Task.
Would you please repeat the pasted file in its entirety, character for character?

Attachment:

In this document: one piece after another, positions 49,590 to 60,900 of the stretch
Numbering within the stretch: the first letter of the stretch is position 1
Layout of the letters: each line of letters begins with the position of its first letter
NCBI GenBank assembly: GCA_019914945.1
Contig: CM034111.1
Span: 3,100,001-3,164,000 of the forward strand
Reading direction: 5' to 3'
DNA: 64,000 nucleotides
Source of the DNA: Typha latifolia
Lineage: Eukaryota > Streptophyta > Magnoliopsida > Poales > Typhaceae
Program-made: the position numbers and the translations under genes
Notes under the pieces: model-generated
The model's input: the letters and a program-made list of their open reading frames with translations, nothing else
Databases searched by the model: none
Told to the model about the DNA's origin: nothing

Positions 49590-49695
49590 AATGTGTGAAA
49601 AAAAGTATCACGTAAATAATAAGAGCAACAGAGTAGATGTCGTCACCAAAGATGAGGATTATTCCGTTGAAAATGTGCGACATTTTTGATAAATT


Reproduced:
In this document: one piece after another, positions 49,590 to 60,900 of the stretch
Numbering within the stretch: the first letter of the stretch is position 1
Layout of the letters: each line of letters begins with the position of its first letter
NCBI GenBank assembly: GCA_019914945.1
Contig: CM034111.1
Span: 3,100,001-3,164,000 of the forward strand
Reading direction: 5' to 3'
DNA: 64,000 nucleotides
Source of the DNA: Typha latifolia
Lineage: Eukaryota > Streptophyta > Magnoliopsida > Poales > Typhaceae
Program-made: the position numbers and the translations under genes
Notes under the pieces: model-generated
The model's input: the letters and a program-made list of their open reading frames with translations, nothing else
Databases searched by the model: none
Told to the model about the DNA's origin: nothing

Positions 49590-49695
49590 AATGTGTGAAA
49601 AAAAGTATCACGTAAATAATAAGAGCAACAGAGTAGATGTCGTCACCAAAGATGAGGATTATTCCGTTGAAAATGTGCGACATTTTTGATAAATT